Housing plans ‘bad for town’

Planning Inquiry appeal site - site visit at Loansdean, Morpeth.
Planning Inquiry appeal site - site visit at Loansdean, Morpeth.

COUNCILLORS have urged a planning inspector to take the whole of Morpeth and a nearby village into account when deciding whether or not to approve up to 200 new homes.

Among those speaking at an appeals hearing at Morpeth Town Hall regarding Bellway Homes North East’s proposals for land south of The Chip at Loansdean was Coun Andrew Tebbutt, whose county council ward (Morpeth Kirkhill) covers the site.

He was the authority’s cabinet member for corporate resources between 2008 and May 2013.

Coun Tebbutt said: “I would argue that all the major planning decisions made in relation to Morpeth since 2000 show a consistency of supporting development north of the River Wansbeck, as first envisaged in the Castle Morpeth District Local Plan.

“This has been evidenced by the county council’s commitment to financing, along with central government, the Morpeth Northern Bypass.

“If you allow significant development to both the north and south of Morpeth, it can reasonably be argued that both would become unsustainable.

“I must stress the importance that local people place upon the existing settlement boundary in this part of Morpeth. Nothing in the intervening 21 months since the first inquiry has changed my mind, or that of residents, that this proposed development is any way justified.”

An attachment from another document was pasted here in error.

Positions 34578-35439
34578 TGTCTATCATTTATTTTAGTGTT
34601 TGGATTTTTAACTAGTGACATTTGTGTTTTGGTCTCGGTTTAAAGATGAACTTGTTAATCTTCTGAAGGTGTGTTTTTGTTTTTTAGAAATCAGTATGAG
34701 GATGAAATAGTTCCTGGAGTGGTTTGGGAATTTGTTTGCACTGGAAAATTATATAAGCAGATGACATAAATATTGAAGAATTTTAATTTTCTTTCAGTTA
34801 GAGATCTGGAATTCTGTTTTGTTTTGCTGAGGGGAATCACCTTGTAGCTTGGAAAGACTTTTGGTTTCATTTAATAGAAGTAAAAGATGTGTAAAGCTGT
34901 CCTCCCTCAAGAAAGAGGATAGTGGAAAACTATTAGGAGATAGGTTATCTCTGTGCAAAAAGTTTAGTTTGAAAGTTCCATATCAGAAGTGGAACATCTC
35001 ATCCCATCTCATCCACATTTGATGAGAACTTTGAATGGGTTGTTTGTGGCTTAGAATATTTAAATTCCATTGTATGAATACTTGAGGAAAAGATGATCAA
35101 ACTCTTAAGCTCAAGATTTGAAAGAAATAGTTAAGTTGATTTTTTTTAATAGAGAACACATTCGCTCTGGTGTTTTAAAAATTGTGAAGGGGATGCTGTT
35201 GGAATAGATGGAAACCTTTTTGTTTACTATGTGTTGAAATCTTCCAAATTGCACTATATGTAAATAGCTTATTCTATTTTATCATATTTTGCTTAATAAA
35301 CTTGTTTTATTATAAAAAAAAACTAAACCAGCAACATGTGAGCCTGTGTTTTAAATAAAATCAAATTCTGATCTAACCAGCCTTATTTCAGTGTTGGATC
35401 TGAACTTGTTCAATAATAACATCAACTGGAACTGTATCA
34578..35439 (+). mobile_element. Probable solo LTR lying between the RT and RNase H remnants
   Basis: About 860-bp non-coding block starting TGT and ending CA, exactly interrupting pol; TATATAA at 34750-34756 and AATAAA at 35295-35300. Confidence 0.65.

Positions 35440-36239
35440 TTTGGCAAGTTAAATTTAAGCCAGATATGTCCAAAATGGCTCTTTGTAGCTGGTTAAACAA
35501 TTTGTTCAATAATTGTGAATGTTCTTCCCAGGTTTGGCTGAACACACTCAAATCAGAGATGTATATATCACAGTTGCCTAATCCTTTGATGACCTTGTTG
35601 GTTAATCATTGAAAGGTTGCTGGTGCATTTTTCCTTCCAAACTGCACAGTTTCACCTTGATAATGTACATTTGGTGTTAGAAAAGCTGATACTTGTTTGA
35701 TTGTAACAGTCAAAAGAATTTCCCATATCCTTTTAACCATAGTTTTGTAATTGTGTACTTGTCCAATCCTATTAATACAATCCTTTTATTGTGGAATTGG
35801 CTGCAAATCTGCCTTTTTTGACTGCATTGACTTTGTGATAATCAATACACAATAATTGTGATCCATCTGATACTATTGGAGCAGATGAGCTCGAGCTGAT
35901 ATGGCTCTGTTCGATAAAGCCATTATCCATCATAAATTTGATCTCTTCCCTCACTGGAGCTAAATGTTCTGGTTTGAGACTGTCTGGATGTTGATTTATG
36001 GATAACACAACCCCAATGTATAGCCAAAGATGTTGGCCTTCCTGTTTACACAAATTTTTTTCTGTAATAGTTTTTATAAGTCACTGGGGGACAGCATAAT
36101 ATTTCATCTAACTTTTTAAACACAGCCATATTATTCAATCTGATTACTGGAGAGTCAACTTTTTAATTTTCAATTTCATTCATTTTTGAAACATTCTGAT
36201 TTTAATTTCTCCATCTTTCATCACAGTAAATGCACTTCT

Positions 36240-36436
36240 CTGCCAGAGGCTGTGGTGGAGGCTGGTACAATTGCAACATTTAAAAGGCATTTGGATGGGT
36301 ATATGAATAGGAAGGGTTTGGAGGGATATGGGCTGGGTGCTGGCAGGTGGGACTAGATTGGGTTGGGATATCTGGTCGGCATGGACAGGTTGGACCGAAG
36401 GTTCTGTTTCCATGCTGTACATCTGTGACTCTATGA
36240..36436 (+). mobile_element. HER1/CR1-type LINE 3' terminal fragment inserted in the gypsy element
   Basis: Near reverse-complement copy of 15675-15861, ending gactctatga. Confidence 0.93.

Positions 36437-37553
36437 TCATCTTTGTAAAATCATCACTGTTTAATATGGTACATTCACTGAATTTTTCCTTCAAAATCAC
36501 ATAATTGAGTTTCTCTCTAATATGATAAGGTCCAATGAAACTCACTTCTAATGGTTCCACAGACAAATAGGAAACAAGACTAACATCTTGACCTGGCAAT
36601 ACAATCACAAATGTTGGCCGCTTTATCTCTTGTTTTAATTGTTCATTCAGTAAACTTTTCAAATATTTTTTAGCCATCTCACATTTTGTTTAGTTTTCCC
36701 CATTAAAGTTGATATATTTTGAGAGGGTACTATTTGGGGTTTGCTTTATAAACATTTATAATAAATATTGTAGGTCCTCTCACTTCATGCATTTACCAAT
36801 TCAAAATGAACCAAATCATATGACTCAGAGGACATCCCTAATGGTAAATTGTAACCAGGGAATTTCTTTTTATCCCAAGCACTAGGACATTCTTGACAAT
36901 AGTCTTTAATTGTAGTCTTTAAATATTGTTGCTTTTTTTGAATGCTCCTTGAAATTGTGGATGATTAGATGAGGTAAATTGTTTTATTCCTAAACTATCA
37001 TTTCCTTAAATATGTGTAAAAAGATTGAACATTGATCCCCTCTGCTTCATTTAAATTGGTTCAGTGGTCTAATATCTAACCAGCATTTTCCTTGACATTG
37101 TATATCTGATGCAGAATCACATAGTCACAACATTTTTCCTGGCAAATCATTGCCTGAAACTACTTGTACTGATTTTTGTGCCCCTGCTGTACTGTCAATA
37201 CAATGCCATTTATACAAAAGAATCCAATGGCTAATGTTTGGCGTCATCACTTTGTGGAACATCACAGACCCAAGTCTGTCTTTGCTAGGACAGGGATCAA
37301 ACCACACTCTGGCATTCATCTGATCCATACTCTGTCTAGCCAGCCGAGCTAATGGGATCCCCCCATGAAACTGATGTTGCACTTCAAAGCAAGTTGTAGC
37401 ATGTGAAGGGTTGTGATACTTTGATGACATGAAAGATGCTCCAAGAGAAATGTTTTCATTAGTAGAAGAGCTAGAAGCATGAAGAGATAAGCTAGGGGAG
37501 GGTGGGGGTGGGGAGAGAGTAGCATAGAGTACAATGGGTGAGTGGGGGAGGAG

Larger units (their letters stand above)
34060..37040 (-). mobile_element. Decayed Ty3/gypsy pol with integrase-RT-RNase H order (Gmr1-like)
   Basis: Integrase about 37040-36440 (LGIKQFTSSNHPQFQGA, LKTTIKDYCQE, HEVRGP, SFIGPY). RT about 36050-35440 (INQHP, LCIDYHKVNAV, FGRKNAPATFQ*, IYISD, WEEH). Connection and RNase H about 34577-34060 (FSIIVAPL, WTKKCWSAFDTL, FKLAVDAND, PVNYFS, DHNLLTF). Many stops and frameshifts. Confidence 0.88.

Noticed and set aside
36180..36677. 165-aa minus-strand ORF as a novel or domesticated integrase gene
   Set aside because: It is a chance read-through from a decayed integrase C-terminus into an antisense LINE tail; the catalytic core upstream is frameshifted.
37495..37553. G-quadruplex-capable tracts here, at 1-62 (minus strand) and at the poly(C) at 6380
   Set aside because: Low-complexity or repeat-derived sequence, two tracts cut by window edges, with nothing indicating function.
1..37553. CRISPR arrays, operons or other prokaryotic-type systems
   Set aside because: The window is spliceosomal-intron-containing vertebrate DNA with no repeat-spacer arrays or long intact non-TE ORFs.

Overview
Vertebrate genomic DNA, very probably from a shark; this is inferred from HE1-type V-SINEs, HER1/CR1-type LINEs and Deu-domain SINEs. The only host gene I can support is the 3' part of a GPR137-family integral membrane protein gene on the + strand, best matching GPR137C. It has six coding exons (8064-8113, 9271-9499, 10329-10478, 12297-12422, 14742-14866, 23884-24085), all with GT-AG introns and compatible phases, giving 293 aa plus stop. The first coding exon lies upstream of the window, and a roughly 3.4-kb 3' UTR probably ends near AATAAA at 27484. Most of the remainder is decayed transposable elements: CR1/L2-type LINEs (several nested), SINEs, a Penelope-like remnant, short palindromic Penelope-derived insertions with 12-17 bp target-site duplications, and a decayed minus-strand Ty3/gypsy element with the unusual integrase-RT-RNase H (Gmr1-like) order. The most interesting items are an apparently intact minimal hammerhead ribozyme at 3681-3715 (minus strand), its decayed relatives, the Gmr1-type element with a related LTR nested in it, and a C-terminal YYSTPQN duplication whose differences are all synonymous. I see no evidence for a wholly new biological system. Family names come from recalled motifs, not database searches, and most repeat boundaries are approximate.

Coun David Parker, speaking on behalf of Morpeth Town Council, said the authority believes that the inspector (Philip Major) should reject the appeals.

He said: “To grant the appeals would be premature. The Localism Act gives residents in a neighbourhood plan area the right to determine where future housing should be located.

“The planning process must be given some time and long-term sustainability must be the objective, as the NPPF (National Planning Policy Framework) envisages.

“Thirdly, the proposed development is not acceptable because it is outside the settlement boundary.”

Hepscott Parish Chairman Philip Ashmore is concerned about the risk of flooding from the development.

“I’m here to speak for the forgotten village of Hepscott. We fear that the real consequence of this development will be flooding worsening in our village,” he said.

“Run-off from the development would flow into the Catchburn, which becomes the Hepscott Burn. It is the Hepscott Burn that has caused severe flooding in our village in two out of the last five years.

“It is part of the River Blyth catchment, not the Wansbeck. Whilst millions are being spent on Morpeth flood defences, they will have no effect on Hepscott.”

Coun Ashmore said the sewerage system already overflows in heavy rainfall, while sustainable drainage ponds have not prevented flooding.

“Bellway is proposing three ponds, but in 2011 the Environment Agency put five of these ponds in the vicinity of Hepscott. A year later we were flooded again,” he added.